'Urban heat' blamed for floods

Posted at 08/17/12 11:28 PM

MANILA, Philippines – An environmental group has blamed urbanization for the recent floods that ravaged cities in Metro Manila.

Lorenzo Tan, CEO of the Worldwide Fund (WWF) for Nature, said because of the continuous development of concrete roads and buildings, Metro Manila has become an urban jungle that can no longer absorb rainfall.

Add to that the trapped heat in the concrete, and Metro Manila becomes more susceptible to heavy rains and extreme weather conditions, a phenomenon Tan refers to as “urban heat island.”

“‘Yung singaw, the heat that comes from beneath the concrete, that’s what makes it hot. And heat attracts rain,” Tan told ANC’s “Prime Time” on Friday.

According to state weather bureau PAGASA, the amount of accumulated downpour in Metro Manila from August 6 to 8 (1,007 millimeters) surpassed the projected rainfall amount for the whole month (540 millimeters).

It also set a new record for daily accumulated rainfall, surpassing the volume of rain dumped in Metro Manila by tropical storm “Ondoy” in September 2009.

Decentralizing Metro Manila

The “sheer concentration of people in Metro Manila” has become a disadvantage, Tan said, suggesting that decentralizing the metropolis may help in preventing disasters in the future.

“I think one solution is to make more livable cities outside Metro Manila,” he said.

Tan stressed, however, that before relocating people, local governments must ensure that livelihood and sustainability are provided.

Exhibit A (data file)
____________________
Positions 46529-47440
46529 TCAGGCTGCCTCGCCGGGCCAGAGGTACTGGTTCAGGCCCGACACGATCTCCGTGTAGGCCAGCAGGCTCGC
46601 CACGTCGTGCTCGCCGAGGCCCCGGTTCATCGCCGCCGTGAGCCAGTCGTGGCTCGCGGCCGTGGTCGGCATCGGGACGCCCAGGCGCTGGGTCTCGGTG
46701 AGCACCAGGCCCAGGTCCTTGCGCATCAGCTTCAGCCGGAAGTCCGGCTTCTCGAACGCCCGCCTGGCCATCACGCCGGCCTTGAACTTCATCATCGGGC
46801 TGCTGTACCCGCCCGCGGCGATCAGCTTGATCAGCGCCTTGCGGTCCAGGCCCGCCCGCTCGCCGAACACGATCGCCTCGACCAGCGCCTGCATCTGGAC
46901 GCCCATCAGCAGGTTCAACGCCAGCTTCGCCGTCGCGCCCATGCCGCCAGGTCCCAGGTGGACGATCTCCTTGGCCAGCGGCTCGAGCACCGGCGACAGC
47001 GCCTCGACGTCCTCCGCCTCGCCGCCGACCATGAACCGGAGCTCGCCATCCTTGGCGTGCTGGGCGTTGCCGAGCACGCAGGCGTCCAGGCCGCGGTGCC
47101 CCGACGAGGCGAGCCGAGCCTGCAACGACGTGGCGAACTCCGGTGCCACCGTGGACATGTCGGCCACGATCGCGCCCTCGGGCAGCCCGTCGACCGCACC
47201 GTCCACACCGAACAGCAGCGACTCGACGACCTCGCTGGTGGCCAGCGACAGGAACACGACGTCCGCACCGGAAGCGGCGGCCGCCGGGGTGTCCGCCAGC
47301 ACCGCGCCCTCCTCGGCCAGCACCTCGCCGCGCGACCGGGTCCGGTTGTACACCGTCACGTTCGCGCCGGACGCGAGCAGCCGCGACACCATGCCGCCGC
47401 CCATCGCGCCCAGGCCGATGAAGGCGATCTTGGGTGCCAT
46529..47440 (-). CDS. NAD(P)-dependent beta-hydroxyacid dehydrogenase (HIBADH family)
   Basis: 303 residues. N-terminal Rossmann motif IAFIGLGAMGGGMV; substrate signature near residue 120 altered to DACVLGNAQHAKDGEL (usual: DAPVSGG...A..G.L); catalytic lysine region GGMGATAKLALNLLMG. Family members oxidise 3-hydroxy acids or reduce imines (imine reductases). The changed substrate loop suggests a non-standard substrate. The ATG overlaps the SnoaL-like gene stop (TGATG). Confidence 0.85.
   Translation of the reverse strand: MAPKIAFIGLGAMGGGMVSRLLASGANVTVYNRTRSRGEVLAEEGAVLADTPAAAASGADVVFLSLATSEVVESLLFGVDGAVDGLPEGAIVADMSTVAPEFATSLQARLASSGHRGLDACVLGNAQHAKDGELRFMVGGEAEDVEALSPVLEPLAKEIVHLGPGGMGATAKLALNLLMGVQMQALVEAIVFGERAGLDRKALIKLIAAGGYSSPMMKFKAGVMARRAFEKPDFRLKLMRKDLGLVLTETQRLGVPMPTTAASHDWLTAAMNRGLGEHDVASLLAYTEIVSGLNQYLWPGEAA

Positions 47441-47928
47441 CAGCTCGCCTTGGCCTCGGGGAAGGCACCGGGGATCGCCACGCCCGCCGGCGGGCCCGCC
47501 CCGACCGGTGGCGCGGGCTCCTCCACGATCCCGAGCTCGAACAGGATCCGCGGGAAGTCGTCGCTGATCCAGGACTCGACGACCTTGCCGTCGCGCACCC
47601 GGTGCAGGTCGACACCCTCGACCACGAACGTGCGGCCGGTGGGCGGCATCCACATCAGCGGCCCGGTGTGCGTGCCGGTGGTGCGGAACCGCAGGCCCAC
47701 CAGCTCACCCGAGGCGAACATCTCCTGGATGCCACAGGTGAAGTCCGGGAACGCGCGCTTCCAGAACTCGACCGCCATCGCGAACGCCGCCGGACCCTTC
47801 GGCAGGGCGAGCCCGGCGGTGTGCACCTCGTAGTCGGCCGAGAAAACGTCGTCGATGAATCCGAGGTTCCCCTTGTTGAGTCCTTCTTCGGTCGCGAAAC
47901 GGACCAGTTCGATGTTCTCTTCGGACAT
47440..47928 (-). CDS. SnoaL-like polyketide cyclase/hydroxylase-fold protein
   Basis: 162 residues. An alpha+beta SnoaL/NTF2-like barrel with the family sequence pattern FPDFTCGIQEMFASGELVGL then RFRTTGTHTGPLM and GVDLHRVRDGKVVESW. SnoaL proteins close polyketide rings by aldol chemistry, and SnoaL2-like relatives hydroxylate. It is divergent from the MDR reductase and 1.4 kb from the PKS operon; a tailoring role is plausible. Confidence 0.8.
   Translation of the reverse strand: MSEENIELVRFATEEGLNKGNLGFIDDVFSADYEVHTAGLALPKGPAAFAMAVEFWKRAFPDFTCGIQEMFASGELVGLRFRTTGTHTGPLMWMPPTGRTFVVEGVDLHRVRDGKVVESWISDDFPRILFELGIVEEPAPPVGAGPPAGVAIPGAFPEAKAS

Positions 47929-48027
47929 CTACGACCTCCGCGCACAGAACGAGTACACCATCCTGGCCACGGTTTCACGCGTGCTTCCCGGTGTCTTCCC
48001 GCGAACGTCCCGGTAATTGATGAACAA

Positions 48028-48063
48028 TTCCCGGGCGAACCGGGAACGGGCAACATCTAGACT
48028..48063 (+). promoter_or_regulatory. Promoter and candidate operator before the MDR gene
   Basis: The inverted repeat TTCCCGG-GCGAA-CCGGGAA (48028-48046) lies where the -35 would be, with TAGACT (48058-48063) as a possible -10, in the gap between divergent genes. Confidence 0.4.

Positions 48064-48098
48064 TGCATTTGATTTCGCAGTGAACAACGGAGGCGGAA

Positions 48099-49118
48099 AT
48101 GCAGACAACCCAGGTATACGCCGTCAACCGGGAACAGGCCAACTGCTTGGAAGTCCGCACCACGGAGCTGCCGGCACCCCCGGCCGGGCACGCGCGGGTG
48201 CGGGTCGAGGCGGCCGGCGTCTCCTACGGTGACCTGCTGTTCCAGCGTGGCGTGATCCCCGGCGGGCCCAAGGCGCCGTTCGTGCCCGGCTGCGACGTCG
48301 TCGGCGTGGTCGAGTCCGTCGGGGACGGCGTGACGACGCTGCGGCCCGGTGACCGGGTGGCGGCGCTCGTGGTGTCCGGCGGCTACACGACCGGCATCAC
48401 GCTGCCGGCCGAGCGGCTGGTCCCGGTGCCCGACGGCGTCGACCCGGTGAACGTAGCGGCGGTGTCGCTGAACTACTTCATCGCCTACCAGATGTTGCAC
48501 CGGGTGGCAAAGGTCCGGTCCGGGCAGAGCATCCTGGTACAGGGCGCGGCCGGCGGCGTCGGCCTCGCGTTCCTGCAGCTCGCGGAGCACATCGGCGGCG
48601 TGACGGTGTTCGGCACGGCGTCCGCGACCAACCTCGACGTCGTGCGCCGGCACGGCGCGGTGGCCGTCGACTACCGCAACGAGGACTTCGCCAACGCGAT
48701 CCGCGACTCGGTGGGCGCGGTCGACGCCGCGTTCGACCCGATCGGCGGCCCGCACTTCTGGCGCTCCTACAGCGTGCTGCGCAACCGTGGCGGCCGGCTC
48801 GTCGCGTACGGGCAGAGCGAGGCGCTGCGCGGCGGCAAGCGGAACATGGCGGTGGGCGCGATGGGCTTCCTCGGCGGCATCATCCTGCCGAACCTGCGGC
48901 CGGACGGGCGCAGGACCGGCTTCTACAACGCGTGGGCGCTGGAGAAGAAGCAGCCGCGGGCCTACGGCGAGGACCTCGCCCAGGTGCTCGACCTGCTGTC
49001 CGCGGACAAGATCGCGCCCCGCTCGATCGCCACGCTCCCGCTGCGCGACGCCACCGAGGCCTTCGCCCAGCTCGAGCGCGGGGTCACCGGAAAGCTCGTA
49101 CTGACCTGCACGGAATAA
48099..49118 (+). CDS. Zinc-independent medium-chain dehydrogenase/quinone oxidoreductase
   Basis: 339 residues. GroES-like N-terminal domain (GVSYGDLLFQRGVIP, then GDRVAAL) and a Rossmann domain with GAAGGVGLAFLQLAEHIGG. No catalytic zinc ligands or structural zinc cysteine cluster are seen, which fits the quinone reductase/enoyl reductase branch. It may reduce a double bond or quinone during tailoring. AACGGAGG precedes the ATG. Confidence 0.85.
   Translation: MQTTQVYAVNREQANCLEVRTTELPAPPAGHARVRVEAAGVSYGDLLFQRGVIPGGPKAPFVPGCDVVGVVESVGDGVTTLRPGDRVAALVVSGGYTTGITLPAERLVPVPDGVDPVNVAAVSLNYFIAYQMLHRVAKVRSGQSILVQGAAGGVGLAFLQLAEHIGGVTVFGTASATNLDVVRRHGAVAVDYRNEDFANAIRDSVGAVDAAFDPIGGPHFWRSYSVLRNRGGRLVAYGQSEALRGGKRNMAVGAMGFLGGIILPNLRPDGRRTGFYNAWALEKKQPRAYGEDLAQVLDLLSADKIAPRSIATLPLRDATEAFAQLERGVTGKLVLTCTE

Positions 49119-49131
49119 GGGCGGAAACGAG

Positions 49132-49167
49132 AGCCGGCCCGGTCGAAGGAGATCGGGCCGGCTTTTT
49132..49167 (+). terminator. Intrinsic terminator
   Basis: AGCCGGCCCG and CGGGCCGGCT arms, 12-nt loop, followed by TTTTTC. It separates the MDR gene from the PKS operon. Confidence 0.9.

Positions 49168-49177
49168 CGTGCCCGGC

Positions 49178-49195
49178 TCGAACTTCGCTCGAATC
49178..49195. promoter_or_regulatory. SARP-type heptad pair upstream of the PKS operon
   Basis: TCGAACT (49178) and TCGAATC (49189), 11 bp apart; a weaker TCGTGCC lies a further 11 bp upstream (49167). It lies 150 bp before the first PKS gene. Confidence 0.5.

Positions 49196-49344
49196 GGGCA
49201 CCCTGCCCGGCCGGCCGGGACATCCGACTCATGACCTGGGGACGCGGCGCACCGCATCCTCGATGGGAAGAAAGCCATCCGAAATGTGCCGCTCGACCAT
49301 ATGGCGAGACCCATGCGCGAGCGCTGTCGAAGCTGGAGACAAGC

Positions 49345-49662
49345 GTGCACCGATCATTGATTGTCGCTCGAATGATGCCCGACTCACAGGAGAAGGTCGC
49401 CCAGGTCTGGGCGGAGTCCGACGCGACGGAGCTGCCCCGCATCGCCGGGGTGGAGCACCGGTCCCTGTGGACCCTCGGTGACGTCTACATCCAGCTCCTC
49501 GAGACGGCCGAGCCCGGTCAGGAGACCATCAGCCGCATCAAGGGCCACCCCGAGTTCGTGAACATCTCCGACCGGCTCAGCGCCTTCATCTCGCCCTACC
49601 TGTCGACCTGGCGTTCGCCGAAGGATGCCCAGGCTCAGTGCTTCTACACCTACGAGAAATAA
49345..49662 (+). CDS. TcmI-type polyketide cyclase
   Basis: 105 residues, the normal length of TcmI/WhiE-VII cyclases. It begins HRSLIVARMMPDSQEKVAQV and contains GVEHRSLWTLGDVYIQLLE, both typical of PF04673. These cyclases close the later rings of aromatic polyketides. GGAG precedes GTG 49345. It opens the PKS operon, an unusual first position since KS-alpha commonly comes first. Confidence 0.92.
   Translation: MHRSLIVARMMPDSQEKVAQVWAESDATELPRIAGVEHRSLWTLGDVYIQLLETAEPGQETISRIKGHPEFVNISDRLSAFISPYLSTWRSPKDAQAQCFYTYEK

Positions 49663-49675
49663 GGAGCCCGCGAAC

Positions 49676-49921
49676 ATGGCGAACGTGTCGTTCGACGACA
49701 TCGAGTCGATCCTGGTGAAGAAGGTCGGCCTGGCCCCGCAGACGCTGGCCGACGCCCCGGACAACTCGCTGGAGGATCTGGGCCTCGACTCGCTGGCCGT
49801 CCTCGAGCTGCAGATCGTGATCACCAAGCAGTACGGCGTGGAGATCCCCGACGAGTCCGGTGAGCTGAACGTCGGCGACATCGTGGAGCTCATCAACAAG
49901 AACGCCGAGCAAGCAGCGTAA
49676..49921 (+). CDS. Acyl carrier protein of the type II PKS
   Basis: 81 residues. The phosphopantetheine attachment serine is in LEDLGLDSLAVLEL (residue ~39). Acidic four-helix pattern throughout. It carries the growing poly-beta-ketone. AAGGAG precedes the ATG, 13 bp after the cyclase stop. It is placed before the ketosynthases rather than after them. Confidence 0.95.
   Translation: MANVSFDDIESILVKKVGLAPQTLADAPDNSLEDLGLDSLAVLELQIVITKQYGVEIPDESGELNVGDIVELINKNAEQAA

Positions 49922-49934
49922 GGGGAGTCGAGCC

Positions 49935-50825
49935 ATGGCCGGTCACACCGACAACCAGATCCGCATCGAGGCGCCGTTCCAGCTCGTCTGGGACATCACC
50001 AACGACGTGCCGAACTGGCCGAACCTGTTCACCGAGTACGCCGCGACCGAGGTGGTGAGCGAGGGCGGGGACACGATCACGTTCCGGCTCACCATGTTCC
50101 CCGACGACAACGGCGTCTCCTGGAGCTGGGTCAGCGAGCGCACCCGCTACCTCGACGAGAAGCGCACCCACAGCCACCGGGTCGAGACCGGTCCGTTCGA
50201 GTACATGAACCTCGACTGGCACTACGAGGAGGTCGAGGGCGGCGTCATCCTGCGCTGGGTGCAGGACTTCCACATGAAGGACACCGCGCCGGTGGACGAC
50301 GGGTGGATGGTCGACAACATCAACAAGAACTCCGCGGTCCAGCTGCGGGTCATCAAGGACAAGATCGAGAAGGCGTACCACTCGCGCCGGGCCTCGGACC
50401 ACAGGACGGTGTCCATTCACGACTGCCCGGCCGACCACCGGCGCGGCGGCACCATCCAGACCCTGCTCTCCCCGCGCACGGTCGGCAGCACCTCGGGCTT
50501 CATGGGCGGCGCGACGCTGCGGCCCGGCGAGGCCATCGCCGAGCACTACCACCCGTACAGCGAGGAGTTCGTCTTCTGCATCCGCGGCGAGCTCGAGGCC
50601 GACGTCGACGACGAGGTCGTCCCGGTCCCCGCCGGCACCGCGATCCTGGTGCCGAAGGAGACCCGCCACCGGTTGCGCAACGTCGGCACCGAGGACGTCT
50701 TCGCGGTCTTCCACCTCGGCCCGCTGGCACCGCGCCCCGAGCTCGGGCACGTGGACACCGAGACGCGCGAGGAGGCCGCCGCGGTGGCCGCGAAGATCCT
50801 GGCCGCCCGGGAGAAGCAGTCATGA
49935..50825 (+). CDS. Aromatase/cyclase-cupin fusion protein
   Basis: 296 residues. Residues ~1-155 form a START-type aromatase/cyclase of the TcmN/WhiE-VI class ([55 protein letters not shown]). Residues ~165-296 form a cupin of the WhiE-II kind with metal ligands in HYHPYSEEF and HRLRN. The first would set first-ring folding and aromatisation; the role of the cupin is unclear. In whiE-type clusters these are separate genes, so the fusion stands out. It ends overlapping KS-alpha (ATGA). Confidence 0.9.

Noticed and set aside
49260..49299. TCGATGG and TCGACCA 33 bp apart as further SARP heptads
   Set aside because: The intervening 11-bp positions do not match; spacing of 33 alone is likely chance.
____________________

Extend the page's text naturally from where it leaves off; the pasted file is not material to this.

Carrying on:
“You have to create the incentives. If you want someone to move, then you must create jobs and opportunities,” he said.

Because of the recent floods, the Quezon City government is planning to relocate over 200,000 rich and poor families living in danger zones to Montalban, Rizal and San Jose del Monte, Bulacan.

Notices have already been sent to the affected families, according to Quezon City Mayor Herbert Bautista, but it remains to be seen if the families will comply.

Private sector

Tan also suggested that the private sector “should be part of the solution” in addressing the worsening flood situation in Metro Manila.

He said the decisions on relocation and decentralization should not be restricted to the government.

“Who cares what the government sees or does not see? Government is a three or six-year term, the private sector is in for the long haul,” he said.

“Decongest government and get the private sector in on the act and get them to help make investments to save the cities because it will save their businesses as well,” he added.